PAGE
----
The primary aim of this new University of Colorado transdisciplinary training program is to prepare outstanding pre-(PhD) and post-(PhD, MD/PhD, MD) doctoral fellows for science careers that address cutting-edge basic and clinical research questions that represent the future of biomedical research. The training program will foster transdisciplinary research with state-of-the-art technologies and methods used by participating faculty laboratories, and will evaluate and enhance the mentoring skills of early career faculty. The program is novel in that it exposes trainees and faculty from diverse biomedical research backgrounds to collaborative sleep and circadian science. Similarly, current sleep and circadian trainees and expert faculty benefit from meaningful interactions with investigators from different research backgrounds, particularly those from biomedical research areas that are of high importance to the NIH/NHLBI. The research training activities of the 22 participating faculty emphasize transdisciplinary training in sleep and circadian physiology with research programs focused on cardiovascular, genetics/genomics, metabolomics, proteomics, biomarker development, bioinformatics, biostatistics, epidemiology, stress physiology, immunology, endocrinology, metabolism, obesity, diabetes, neuroscience, pediatrics, development, aging, psychiatry, and pulmonary and behavioral sleep medicine. Because our goal is to provide transdisciplinary and translational research career training, major program components of this T32 include the Department of Integrative Physiology, the Department of Psychology and Neuroscience, and the Institute for Behavioral Genetics at University of Colorado Boulder, and multiple clinical departments and divisions at University of Colorado School of Medicine Anschutz Medical Campus. The existing fruitful and collaborative environment is a strength of this training grant. Of the existing T32s at the University of Colorado, this would be the only one dedicated to transdisciplinary sleep and circadian science. Also, it would become the first sleep and circadian T32 in the Western United States.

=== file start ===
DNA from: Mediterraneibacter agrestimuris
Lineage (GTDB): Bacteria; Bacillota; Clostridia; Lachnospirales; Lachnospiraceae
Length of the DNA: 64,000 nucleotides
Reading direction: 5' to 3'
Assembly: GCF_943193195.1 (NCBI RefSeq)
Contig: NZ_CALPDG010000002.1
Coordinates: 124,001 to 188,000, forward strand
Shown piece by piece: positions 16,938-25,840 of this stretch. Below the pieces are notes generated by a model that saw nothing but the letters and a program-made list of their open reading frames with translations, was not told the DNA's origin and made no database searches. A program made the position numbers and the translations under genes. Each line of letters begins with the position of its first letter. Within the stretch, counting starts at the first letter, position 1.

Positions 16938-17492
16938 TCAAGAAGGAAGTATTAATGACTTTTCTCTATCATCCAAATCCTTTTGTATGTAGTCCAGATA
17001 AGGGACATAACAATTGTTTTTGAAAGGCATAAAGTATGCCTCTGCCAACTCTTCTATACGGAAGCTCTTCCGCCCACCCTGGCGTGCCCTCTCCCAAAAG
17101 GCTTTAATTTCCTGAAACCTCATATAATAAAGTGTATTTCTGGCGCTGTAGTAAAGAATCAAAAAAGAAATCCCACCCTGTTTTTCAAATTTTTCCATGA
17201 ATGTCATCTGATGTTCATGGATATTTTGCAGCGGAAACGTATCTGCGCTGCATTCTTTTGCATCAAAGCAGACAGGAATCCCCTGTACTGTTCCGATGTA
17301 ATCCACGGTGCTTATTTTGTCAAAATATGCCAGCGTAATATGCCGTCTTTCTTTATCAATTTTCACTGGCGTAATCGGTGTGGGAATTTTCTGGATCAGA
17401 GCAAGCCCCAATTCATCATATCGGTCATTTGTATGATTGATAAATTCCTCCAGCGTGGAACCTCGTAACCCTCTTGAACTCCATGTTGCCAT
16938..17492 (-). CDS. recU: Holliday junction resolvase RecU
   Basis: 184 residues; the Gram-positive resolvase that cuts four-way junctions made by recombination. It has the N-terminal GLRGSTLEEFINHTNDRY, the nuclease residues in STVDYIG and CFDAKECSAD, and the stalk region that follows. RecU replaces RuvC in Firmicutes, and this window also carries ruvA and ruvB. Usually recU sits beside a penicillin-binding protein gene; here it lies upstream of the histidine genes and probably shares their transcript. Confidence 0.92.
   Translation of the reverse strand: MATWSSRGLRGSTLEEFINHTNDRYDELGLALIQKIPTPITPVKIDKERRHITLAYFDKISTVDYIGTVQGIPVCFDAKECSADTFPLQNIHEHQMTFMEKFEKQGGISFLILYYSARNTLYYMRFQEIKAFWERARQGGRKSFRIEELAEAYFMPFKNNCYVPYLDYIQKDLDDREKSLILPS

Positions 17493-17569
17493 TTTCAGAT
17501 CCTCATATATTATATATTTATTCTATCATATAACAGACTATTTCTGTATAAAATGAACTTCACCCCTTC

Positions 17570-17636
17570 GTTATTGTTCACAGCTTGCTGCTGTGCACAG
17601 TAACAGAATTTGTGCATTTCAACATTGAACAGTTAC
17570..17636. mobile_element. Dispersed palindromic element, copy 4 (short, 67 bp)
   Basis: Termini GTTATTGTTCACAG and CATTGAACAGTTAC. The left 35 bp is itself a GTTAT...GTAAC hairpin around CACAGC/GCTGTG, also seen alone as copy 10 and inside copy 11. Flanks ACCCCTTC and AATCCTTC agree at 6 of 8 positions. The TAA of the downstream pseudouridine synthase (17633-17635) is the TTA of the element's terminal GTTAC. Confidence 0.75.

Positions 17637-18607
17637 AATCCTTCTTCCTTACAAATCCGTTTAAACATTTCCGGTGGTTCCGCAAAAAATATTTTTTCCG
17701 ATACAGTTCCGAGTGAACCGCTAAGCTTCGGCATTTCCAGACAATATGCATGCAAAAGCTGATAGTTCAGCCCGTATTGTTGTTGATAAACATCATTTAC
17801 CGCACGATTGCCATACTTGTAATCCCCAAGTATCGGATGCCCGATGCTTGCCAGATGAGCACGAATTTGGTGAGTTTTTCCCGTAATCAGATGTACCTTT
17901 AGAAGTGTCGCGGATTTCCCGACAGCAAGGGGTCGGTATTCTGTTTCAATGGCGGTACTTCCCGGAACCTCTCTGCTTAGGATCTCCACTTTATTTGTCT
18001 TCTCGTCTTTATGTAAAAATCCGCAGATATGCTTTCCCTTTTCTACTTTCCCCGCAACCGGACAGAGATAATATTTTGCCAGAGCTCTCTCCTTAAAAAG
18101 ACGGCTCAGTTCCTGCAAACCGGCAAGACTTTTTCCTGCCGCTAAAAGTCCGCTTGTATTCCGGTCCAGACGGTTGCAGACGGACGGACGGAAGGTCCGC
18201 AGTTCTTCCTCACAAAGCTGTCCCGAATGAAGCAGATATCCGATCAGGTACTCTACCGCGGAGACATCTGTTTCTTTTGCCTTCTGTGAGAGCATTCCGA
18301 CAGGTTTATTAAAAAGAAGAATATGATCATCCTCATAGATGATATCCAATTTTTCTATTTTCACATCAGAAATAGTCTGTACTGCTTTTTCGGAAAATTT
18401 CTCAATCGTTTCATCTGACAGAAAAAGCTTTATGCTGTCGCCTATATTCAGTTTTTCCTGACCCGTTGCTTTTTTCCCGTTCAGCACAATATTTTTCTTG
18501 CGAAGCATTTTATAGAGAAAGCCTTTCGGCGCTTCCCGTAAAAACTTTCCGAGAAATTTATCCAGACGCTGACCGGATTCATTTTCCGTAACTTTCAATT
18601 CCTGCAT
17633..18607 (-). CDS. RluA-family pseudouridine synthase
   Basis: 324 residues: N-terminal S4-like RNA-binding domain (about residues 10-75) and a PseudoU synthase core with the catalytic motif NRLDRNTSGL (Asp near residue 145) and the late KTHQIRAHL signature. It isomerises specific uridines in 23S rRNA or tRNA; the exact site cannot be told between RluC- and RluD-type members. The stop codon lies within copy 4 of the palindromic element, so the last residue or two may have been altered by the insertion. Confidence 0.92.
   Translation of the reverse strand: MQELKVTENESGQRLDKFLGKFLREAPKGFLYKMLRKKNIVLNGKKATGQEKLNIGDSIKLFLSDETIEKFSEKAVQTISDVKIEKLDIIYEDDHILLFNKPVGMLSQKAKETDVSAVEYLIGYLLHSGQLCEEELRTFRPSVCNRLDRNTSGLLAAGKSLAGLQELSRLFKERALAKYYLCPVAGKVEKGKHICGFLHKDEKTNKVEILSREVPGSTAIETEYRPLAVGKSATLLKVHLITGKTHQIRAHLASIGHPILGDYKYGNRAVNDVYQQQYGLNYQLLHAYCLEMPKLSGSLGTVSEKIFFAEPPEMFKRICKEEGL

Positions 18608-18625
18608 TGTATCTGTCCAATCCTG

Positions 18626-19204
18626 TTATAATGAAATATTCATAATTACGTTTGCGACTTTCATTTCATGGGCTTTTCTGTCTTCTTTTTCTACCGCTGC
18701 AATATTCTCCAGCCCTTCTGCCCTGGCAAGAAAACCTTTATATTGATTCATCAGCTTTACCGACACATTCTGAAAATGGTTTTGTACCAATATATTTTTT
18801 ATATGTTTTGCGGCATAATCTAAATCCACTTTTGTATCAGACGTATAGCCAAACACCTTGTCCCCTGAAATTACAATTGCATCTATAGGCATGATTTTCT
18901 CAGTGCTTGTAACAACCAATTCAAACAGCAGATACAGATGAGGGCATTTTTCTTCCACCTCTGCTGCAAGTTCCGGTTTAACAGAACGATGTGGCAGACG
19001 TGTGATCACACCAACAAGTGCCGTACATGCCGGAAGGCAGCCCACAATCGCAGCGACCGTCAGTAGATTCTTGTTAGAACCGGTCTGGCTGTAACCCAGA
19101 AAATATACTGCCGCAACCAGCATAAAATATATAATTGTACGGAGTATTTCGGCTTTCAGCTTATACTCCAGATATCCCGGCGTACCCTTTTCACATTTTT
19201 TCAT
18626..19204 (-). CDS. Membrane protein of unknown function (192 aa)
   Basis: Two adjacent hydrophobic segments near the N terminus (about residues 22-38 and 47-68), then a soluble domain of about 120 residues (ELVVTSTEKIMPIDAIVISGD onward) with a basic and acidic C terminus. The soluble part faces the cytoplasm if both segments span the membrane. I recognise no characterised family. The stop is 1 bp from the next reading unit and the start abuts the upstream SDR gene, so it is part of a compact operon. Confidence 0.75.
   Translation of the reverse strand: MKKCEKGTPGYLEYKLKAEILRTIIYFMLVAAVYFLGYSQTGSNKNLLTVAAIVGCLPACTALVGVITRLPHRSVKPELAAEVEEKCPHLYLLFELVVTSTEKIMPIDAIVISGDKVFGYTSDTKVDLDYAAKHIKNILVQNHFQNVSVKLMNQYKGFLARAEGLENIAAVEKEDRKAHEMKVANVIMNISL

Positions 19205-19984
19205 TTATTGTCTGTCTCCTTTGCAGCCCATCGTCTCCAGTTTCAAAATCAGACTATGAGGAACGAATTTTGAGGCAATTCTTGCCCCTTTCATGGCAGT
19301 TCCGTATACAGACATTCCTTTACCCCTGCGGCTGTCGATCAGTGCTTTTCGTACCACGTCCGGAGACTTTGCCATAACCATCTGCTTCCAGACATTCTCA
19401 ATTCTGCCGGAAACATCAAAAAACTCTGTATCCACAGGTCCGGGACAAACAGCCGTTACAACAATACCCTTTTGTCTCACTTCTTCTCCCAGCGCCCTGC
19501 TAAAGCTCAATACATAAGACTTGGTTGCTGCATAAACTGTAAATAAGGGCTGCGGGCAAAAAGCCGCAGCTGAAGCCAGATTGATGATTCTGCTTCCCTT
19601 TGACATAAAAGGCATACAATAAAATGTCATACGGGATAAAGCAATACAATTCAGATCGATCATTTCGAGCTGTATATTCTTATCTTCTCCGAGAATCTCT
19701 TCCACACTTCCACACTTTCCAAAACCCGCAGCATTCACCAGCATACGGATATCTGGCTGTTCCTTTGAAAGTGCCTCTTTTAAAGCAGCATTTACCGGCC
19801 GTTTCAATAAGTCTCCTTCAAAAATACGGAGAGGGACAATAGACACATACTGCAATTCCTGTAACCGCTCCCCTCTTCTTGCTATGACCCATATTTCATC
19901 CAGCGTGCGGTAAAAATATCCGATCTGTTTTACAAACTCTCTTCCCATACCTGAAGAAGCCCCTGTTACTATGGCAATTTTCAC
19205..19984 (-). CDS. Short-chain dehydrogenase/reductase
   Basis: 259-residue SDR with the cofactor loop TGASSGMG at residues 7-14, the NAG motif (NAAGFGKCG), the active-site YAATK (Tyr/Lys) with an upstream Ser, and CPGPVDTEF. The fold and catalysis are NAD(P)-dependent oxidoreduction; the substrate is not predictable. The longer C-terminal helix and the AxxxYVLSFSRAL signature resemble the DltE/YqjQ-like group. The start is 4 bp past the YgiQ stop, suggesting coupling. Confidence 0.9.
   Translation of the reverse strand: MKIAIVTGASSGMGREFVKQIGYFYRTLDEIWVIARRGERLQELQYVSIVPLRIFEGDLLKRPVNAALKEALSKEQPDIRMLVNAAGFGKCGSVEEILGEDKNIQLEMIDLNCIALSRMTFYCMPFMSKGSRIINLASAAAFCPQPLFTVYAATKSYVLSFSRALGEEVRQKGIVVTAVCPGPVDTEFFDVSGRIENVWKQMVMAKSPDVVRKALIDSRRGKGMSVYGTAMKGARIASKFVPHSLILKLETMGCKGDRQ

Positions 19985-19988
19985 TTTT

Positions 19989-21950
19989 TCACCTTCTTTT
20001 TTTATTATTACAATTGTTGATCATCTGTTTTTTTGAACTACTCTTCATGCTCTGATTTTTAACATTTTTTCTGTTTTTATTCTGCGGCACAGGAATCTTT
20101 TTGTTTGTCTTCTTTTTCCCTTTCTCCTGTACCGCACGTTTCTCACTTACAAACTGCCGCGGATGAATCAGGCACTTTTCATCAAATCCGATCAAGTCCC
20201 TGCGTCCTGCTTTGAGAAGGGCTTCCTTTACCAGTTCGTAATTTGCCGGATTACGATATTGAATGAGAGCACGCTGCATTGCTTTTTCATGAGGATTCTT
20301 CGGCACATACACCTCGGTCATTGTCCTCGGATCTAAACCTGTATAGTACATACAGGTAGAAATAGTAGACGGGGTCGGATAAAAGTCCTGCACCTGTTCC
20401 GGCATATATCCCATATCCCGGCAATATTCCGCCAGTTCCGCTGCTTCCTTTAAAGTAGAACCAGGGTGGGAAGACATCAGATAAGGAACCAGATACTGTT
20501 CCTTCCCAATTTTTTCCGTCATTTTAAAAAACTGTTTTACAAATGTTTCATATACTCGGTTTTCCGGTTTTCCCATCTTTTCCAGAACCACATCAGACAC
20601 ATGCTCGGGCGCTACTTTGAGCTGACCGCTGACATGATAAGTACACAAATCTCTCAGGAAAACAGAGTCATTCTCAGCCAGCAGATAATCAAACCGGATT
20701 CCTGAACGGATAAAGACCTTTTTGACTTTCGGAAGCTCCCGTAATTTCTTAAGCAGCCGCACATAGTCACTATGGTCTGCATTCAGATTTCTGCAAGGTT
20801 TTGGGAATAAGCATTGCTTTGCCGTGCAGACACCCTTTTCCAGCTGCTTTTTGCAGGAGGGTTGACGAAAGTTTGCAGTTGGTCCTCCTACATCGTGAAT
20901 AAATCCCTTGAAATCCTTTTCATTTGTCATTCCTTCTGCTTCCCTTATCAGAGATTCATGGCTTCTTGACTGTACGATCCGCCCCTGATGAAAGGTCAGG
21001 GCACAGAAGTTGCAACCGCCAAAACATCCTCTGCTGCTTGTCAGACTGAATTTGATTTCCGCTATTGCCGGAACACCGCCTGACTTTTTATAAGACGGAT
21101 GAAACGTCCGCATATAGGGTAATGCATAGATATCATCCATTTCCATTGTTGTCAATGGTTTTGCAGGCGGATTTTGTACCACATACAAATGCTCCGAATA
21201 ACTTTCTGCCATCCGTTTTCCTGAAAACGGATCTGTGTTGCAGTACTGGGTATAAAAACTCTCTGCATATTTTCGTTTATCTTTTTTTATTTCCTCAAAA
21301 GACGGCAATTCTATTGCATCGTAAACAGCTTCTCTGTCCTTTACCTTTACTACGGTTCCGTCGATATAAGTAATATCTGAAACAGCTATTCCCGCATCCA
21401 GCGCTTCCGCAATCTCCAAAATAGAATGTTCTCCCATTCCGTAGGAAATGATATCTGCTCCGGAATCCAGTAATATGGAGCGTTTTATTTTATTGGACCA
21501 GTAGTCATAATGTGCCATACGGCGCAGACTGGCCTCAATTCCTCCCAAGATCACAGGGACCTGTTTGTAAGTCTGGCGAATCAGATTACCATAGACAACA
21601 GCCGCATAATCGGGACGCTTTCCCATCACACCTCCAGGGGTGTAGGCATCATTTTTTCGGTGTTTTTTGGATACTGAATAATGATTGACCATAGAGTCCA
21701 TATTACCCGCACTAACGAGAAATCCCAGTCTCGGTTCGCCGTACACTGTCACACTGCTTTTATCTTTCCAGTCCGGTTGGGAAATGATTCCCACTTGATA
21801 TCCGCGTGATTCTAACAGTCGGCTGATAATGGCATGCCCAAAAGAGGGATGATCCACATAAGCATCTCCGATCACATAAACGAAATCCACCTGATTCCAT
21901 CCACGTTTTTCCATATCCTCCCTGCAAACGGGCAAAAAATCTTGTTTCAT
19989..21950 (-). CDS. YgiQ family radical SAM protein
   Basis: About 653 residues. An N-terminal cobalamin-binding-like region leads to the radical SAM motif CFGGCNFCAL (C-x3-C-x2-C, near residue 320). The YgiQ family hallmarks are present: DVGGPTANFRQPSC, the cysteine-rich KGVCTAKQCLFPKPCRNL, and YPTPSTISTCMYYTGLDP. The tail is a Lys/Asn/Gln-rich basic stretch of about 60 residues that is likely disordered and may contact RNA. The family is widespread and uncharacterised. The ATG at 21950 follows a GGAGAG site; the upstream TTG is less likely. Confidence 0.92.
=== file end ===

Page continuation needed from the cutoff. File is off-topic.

The specific aims of the training program are to recruit, select and retain outstanding trainees; promote inclusive excellence; provide high quality training, educational, and career development experiences to prepare trainees for research-intensive and research-related careers; shape tomorrow?s scientific leaders; foster rigorous and collaborative sleep and circadian science; ensure successful progress of trainees toward predetermined milestones defined in Individual Development Plans; enhance the mentoring skills of faculty through a formal mentoring training plan; ensure conscientious program evaluation; and expand the number of investigators conducting transdisciplinary sleep and circadian science. We request support for one pre-doctoral and one post-doctoral trainee in year 1, and two pre-doctoral and two post-doctoral trainees in years 2-5.

Public Health Relevance

Insufficient sleep and circadian dysregulation cause, promote and exacerbate major medical health problems such as cardiovascular disease, obesity, diabetes, depression and respiratory disorders. The number of investigators being trained in transdisciplinary sleep and circadian research cannot keep pace with the accelerating health-care problems associated with insufficient sleep and circadian dysregulation. This training program will increase the number of researchers in the pipeline and facilitate the development of the next generation of scientific leaders; and thereby, this training program will ultimately contribute to knowledge of integrative physiological mechanisms and the treatment of disease that will advance the health and well-being of the public.

National Institute of Health (NIH)
National Heart, Lung, and Blood Institute (NHLBI)
Institutional National Research Service Award (T32)
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NHLBI Institutional Training Mechanism Review Committee (NITM)
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Tigno, Xenia
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University of Colorado at Boulder
Schools of Arts and Sciences
United States
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